They’ve had differences, but Obama is expected to name her as secretary of State.
Hillary Rodham Clinton is likely to be watched by foreign leaders and domestic observers alike for signs of adhering to – or straying from – the daylight rule.
No, not the time-honored rule of school dances, where chaperones want to see daylight between dancing partners. Rather, it’s the diplomatic rule that says there should be no daylight between the president and his secretary of State.
President-elect Obama was expected to announce Monday that Senator Clinton – his top rival in the Democratic primaries – was his choice for secretary of State. It presages a period of intense scrutiny for the two strong leaders’ relationship.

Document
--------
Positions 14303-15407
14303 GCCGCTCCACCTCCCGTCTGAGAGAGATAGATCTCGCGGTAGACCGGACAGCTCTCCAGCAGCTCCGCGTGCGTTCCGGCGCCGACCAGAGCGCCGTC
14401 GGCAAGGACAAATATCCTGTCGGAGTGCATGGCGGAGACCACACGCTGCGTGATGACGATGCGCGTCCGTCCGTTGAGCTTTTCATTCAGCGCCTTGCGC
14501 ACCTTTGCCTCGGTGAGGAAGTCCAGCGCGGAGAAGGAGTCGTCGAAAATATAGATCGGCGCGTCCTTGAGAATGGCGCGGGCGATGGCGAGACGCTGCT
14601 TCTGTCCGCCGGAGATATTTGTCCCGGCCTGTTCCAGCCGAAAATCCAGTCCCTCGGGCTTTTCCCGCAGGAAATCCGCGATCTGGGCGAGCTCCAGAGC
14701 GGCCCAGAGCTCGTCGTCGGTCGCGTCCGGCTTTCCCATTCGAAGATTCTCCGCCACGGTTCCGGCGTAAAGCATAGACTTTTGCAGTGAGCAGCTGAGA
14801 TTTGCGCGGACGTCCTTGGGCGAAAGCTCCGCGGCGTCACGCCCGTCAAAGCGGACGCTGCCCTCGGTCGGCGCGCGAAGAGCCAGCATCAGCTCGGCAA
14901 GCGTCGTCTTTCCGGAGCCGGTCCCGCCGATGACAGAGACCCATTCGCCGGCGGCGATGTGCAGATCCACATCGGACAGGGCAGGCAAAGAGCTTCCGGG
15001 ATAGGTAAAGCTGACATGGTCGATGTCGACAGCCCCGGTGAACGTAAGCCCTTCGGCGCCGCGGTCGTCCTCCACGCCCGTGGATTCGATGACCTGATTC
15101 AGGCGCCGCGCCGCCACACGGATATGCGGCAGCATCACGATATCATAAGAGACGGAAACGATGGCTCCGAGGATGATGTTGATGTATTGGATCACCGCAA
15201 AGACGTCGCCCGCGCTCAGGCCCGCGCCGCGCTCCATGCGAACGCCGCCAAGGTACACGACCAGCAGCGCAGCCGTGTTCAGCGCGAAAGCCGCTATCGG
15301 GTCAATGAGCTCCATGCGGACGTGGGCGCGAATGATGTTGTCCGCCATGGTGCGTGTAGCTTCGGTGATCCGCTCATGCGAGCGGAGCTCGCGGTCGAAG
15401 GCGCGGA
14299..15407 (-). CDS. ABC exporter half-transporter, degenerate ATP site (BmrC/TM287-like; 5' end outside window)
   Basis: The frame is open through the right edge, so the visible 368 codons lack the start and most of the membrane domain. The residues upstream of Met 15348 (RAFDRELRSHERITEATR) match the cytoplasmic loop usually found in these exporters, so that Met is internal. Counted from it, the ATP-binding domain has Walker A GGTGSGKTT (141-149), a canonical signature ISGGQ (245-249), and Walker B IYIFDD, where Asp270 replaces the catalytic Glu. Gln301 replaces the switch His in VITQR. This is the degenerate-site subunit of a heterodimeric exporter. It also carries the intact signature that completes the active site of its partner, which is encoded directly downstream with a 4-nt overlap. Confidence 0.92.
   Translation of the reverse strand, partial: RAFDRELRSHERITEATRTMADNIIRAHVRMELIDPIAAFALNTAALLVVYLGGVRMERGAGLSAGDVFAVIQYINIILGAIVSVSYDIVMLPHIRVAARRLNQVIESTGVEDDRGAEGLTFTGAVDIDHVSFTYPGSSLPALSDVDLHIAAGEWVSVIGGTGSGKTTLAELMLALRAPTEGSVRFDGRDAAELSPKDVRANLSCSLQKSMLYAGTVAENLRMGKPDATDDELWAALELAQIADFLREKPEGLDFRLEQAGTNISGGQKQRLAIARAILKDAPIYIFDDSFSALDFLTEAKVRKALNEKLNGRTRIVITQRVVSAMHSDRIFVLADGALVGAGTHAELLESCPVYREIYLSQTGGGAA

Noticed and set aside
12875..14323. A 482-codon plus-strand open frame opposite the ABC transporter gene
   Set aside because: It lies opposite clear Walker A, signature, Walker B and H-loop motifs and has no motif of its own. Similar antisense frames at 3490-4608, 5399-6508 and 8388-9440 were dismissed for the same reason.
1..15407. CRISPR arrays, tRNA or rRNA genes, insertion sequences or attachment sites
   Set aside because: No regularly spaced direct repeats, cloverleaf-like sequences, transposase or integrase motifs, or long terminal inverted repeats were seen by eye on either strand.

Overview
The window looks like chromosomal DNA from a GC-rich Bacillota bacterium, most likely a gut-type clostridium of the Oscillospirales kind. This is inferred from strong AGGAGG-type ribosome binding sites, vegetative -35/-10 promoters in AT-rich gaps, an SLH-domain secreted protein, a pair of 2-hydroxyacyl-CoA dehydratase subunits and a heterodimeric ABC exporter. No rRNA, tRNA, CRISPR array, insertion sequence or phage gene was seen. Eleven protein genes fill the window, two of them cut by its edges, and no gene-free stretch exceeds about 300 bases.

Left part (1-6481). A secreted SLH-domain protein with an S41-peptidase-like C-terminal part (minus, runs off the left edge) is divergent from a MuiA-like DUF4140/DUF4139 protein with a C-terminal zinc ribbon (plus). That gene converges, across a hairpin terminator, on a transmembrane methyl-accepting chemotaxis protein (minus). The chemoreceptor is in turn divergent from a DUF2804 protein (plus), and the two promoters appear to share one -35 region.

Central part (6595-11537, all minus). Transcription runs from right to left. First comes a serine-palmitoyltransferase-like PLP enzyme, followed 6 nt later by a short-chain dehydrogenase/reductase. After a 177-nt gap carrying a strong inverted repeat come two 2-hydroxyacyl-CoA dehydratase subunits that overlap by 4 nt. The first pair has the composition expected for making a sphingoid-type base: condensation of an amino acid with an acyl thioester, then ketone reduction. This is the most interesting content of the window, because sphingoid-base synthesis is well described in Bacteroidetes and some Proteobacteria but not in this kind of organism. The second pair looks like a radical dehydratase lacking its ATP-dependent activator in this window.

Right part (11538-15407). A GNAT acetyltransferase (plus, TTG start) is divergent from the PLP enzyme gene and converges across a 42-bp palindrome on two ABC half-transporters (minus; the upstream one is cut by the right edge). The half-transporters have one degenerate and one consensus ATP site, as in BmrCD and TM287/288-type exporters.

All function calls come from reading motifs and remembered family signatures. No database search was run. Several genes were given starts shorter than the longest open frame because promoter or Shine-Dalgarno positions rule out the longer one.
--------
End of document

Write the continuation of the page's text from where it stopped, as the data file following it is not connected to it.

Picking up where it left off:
“People, and it goes for both friends and foes, are always questioning, ‘Is there any light between the two?’ ” says George Shultz, who was secretary of State to President Reagan. “People used to ask me, ‘What’s your foreign policy?’ and I’d say, ‘I don’t have one: The president has one. My job is to formulate that foreign policy and help him carry it out.’ ”
Few foreign-policy experts and policymakers question Clinton’s fitness for the job. They point to the stamina and intellectual capacity she demonstrated over a grueling presidential campaign, plus her years of experience dealing with foreign leaders and addressing international issues as first lady.
But where question marks do arise is over how Mr. Obama and Clinton will overcome the foreign-policy differences that arose over the course of a long, heated primary campaign. Those differences – sometimes sharp – ranged from the decision to go to war in Iraq to the wisdom of speaking to America’s enemies without preconditions.
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